first, second, third, fourth, fifth, sixth and seventh posts.) Each has survived the rigorous regional rounds, and are awaiting the results of the final testing to see who will win this year's prizes. The results will be announced tomorrow, September 21, 2015, and you can be sure I'll be watching!
Deepika Kurup is a bold young woman who is already making a difference in the world. She is another of that new breed of scientist using their knowledge to improve the environment for all. On a trip to India three years ago she was struck by the conditions of many water sources. Since then, she has become an advocate for social justice and an environmental steward. She has been tirelessly researching ways to improve drinking water as well as reaching out to educate others on this important issue.
Her goal seems deceptively simple: develop an environmentally friendly and economically viable technique for water purification. Her method involves both a filtration and photocatalytic process. The two are integrated into one unit, covering a wider variety of purification than each could achieve as separate units. The filtration removes particulate matter, while the photocatalytic composite disc -- a porous disc made from a combination of materials that are readily available -- removes bacteria.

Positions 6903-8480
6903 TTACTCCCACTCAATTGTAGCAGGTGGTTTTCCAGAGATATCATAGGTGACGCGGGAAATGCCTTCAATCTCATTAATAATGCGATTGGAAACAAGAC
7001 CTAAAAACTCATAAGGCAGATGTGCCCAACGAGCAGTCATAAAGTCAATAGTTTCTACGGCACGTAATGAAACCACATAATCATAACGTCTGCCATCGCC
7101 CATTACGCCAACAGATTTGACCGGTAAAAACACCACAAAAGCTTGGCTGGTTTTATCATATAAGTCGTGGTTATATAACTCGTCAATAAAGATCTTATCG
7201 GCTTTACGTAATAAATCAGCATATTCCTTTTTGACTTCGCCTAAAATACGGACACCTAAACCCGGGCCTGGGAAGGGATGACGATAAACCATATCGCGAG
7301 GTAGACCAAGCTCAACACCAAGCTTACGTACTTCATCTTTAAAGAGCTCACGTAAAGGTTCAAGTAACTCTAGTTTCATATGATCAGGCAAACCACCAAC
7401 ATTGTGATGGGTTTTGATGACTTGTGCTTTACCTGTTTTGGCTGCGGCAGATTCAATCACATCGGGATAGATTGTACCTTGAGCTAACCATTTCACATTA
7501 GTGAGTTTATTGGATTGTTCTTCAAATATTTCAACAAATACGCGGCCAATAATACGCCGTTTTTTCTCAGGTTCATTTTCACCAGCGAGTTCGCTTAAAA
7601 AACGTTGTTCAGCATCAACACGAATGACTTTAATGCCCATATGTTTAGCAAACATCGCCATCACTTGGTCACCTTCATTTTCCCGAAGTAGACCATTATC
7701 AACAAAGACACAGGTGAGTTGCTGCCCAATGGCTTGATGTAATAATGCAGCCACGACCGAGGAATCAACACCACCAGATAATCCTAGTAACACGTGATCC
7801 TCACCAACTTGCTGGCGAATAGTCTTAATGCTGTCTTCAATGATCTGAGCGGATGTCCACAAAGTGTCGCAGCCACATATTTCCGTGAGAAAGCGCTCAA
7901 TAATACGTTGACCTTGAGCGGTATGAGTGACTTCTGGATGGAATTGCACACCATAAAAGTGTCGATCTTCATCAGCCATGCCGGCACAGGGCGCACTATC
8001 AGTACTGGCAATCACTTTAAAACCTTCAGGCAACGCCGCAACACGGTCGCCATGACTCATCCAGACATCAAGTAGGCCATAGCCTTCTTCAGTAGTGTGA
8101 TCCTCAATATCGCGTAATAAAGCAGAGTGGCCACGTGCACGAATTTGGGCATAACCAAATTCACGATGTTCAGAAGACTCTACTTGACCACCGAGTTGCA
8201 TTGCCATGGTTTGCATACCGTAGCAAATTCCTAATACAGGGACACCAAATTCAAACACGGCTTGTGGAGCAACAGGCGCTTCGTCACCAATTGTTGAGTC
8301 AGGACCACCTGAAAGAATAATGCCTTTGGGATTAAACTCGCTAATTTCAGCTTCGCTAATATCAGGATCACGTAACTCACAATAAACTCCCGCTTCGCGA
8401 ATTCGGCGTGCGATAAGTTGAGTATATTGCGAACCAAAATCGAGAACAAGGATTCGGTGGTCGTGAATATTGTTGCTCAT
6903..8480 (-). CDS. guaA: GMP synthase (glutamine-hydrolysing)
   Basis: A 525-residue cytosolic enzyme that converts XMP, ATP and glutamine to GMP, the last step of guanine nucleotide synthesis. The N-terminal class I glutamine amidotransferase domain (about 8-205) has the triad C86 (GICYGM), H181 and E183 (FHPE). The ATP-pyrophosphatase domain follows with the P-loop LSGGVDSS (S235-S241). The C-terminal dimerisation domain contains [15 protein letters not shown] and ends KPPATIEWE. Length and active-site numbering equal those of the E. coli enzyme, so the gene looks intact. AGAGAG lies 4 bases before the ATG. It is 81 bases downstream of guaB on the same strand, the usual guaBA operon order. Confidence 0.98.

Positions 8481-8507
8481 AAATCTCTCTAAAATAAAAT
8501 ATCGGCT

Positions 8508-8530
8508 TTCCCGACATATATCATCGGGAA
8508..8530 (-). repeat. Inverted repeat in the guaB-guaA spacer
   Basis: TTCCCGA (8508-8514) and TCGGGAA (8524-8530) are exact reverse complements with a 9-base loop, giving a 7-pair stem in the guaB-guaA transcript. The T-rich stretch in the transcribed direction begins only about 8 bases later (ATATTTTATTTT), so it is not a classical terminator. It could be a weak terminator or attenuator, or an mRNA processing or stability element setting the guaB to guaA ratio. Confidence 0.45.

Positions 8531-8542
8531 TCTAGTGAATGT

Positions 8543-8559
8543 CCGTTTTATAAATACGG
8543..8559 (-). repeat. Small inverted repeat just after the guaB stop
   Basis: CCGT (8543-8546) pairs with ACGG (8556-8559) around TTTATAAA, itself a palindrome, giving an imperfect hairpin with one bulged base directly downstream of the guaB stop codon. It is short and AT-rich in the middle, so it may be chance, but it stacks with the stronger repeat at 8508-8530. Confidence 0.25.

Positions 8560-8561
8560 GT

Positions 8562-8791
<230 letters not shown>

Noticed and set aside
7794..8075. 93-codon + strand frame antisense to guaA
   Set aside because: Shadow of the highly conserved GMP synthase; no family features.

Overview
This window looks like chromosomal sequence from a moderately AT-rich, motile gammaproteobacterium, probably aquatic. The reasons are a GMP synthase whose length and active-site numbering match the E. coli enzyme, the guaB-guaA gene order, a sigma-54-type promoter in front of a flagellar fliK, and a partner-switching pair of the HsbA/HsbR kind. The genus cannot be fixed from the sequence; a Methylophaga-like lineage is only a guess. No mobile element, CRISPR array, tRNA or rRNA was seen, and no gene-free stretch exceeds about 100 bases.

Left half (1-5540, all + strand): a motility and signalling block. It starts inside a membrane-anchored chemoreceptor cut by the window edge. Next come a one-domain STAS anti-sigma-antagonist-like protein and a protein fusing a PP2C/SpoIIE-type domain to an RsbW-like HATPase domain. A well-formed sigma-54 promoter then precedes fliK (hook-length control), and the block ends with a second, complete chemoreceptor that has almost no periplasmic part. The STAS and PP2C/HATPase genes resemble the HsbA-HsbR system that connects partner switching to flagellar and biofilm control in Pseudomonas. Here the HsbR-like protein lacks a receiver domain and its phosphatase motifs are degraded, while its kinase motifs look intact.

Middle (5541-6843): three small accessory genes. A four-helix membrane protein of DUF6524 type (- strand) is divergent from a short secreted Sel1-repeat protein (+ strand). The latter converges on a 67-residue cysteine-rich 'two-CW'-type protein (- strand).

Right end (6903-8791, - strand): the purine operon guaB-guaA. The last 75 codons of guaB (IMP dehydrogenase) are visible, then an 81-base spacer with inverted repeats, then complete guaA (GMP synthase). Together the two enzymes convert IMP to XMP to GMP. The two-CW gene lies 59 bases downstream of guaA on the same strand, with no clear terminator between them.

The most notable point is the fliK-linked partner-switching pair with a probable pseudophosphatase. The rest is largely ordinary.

The time to go from dirty to clean water is around 15 minutes, and the cost is well within reach of the poorest people it was intended for. The technology can be used to benefit anyone caught in the midst of an environmental crisis, from people in the most remote villages, as well as those in developed countries suffering from drought or other natural disasters.
It's no surprise that Deepika has already received numerous awards. Earlier this year she was presented with the President's Environmental Youth Award, and named one of Forbe's 30 Under 30. She's currently enrolled as a Freshman at Harvard, and I fully expect to see more of this amazing young woman in the future.
True to form, when asked what advice she would give to others, she replied with more science as a tool for social justice, saying, "We need young scientists to solve these grand challenges, as science has the power to help people find solutions to problems we never thought could be solved."
For more reading, please check out the Google for Education blog post about Deepika Kurup.